The Big Wu

Phoenix Rising Records, 2000

REVIEW BY: Christopher Thelen


With the recent vacation declared by Phish (note to the Associated Press: this was a planned break; the band has not broken up as of this writing), it's inevitable that their legion of fans are going to be trolling for other similar groups to satisfy their groove-rock fix. This is where bands like Minneapolis's The Big Wu will gladly fill the bill - though their most recent release (and second overall) Folktales shows this group still is in their growing phase.

The Big Wu can only be described as a poor man's Phish. They have the trip-rock sound down pretty well, but the guitar lines of Chris Castino and Jason Fladager don't have nearly the fluidness of a Trey Anastasio solo. Lyrically, The Big Wu doesn't go as far out on the spacey limb, but occasionally, that works to their disadvantage, as the music almost calls for an ethereal flow with everything.my_heart_sings_the_harmony_web_ad_alt_250

Things start off in a promising manner with "Angie O'Plasty," which shows off the harmony vocals of Castino, Fladager and drummer Terry VanDeWalker. Sometimes, they almost seem too soft in the course of Folktales, but everything works itself into a happy medium on this particular number. A few other numbers, like "Elani" and "House Of Wu" (which reminded me a lot of "Llama") dare to suggest that The Big Wu could well have a strong claim to the throne.

The problem with Folktales is that these moments of piquing interest on the part of the listener are too few and far between. Tracks like "Oxygen" should be the ones that absolutely suck the listener into the world of Wu. Regrettably, this just doesn't happen. Maybe it's because the band is still very much learning about itself and its surroundings. Maybe it's because, as they claim, their songs are always being rewritten with each performance, and neither band nor audience can ever fully get to a level of comfort.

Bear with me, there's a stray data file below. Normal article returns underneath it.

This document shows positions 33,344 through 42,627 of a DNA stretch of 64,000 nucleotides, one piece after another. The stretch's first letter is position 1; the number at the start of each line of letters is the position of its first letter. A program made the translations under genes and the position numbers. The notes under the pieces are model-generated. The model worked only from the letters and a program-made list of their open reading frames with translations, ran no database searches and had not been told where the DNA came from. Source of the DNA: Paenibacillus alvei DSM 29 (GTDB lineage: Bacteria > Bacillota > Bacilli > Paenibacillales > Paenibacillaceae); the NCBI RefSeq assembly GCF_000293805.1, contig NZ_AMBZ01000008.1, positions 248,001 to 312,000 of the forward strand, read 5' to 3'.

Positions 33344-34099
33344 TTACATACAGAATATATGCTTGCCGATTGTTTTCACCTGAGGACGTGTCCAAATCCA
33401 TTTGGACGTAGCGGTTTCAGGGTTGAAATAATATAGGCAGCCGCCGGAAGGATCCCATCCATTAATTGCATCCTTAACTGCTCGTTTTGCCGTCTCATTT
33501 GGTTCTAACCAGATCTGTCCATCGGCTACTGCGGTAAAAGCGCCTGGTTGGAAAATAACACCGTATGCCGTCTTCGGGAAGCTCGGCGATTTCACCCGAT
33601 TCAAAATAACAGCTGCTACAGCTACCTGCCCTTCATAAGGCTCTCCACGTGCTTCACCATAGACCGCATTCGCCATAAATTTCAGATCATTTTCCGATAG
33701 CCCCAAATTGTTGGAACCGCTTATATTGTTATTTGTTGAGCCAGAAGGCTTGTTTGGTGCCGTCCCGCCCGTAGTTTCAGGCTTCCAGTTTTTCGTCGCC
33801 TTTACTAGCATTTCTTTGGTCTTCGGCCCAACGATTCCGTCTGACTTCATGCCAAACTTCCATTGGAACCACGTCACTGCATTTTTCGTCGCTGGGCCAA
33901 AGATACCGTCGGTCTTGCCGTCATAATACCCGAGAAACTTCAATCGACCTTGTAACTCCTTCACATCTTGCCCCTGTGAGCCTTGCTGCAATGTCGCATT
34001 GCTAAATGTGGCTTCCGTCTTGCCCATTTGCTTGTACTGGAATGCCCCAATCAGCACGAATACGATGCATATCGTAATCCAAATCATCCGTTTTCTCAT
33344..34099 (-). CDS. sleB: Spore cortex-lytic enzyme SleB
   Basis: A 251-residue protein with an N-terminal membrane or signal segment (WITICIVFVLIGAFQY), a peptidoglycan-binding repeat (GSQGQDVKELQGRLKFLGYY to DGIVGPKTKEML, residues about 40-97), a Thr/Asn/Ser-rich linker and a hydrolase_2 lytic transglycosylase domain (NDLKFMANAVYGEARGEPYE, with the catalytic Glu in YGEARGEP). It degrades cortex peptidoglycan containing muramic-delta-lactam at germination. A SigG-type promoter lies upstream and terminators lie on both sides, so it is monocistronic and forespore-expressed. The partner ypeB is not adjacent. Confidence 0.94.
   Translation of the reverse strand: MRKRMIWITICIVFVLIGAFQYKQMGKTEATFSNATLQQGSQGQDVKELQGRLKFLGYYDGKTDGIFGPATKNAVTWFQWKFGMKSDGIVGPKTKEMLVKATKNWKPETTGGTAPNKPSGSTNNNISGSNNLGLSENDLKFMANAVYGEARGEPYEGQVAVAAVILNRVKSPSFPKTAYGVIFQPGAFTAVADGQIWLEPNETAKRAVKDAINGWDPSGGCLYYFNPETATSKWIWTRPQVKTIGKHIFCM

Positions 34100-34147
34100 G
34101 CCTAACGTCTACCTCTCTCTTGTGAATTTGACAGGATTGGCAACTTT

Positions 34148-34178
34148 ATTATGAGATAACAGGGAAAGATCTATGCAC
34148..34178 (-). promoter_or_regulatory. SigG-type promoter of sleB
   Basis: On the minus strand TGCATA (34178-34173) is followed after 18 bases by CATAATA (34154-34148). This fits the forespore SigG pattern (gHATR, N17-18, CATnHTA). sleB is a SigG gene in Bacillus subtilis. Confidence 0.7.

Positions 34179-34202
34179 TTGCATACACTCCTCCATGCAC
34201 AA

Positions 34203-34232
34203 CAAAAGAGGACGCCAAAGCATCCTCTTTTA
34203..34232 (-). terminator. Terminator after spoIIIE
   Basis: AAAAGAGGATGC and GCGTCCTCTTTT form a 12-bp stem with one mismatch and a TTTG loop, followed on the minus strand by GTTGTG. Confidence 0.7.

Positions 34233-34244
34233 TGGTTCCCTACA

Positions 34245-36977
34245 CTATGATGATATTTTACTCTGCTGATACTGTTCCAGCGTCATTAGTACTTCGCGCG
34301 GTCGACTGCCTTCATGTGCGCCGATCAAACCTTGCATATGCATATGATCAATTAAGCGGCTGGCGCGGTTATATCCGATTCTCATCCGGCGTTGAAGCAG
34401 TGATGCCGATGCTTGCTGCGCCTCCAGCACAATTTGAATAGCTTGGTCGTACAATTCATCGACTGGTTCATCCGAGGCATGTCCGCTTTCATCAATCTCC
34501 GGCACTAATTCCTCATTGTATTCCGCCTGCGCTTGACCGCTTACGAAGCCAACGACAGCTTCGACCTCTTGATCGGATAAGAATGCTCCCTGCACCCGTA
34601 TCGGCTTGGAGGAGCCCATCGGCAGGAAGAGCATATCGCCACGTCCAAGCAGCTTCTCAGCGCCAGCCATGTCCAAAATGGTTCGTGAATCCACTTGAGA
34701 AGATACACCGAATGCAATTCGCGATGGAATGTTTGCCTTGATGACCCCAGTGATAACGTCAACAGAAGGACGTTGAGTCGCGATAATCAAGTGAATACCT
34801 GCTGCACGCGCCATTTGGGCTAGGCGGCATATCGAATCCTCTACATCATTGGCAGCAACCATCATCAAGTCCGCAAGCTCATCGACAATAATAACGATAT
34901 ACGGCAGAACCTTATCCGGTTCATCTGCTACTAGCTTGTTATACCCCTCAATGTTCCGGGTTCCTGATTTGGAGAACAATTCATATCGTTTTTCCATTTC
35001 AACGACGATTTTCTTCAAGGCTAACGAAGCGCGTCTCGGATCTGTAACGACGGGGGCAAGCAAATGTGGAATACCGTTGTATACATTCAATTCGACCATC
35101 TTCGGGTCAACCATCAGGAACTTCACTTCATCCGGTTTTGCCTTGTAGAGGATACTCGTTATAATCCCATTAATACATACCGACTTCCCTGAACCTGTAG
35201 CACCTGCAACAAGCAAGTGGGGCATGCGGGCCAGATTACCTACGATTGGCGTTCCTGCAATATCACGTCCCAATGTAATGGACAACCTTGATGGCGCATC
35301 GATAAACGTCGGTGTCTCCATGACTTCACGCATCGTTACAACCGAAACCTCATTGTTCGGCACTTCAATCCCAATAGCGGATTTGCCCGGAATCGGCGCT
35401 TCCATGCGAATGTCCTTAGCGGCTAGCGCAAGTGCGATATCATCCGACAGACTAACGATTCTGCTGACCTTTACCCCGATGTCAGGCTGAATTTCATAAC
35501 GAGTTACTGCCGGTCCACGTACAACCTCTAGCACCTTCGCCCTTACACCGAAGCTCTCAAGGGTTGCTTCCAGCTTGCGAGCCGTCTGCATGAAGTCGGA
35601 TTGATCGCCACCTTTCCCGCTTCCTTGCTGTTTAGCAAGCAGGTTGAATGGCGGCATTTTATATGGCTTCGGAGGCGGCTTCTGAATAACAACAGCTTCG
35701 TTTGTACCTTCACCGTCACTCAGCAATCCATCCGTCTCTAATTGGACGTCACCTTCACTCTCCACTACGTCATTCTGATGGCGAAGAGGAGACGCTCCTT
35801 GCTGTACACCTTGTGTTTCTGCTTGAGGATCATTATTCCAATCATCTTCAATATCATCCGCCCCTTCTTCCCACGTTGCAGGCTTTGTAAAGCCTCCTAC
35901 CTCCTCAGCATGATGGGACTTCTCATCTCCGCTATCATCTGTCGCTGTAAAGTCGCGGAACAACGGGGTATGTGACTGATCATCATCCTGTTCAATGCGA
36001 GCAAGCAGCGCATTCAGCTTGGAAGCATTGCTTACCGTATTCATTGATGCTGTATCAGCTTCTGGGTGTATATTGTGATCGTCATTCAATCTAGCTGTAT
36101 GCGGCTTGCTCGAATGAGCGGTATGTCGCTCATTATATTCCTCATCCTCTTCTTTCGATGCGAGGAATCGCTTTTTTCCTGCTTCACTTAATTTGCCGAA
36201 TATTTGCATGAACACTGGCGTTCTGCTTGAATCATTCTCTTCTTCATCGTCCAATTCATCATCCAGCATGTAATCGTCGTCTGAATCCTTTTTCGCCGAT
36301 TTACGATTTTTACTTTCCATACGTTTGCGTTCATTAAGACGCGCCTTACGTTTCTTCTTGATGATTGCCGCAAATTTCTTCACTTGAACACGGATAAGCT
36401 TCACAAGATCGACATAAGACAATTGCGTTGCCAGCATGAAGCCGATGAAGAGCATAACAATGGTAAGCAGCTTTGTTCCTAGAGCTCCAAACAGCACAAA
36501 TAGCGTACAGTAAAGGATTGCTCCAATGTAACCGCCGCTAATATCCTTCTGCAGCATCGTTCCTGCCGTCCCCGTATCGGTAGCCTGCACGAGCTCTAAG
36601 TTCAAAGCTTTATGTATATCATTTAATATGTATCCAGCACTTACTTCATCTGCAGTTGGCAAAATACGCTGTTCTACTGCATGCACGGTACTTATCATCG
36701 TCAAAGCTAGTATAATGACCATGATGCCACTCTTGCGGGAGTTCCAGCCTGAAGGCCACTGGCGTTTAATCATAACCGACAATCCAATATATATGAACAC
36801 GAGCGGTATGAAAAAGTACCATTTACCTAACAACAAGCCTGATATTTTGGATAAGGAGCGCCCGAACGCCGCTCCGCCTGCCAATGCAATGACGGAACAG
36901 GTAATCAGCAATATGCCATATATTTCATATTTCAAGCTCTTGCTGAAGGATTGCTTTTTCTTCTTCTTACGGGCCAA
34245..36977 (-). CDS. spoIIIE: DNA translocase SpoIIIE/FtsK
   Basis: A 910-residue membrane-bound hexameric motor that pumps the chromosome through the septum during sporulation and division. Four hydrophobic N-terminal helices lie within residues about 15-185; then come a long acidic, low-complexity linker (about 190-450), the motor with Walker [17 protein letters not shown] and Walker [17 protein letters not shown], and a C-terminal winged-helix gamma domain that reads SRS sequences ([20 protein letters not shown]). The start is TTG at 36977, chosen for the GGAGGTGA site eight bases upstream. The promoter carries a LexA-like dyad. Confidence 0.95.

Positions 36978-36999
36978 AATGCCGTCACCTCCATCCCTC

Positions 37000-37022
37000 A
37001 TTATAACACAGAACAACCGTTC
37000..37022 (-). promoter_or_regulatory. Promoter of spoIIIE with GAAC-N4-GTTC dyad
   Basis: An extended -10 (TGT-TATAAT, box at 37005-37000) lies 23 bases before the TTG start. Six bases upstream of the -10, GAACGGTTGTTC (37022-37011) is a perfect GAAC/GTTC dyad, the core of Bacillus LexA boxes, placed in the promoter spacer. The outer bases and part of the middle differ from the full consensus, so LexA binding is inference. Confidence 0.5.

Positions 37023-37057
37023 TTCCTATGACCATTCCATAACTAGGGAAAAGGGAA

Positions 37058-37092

There was one touch on Folktales which showed the band has a lot of class. At the fadeout of the closing track "Shantytown" (the group's foray into reggae), you can hear an audience at one of the band's shows singing along to the chorus. Each member of that crowd is personally thanked in the liner notes. Nice move... and something that's gonna be hard to do if they start playing the big sheds.

There is promise in the music of The Big Wu, yet Folktales seems to suggest that is has been left unfulfilled this time around. Maybe, like their genre-mates, it takes a few albums before everything really clicks for them. Phish got it on the third try ( A Picture Of Nectar). Maybe The Big Wu will prove the third time's the charm for them as well.

Rating: C-

User Rating: Not Yet Rated



© 2000 Christopher Thelen and The Daily Vault. All rights reserved. Review or any portion may not be reproduced without written permission. Cover art is the intellectual property of Phoenix Rising Records, and is used for informational purposes only.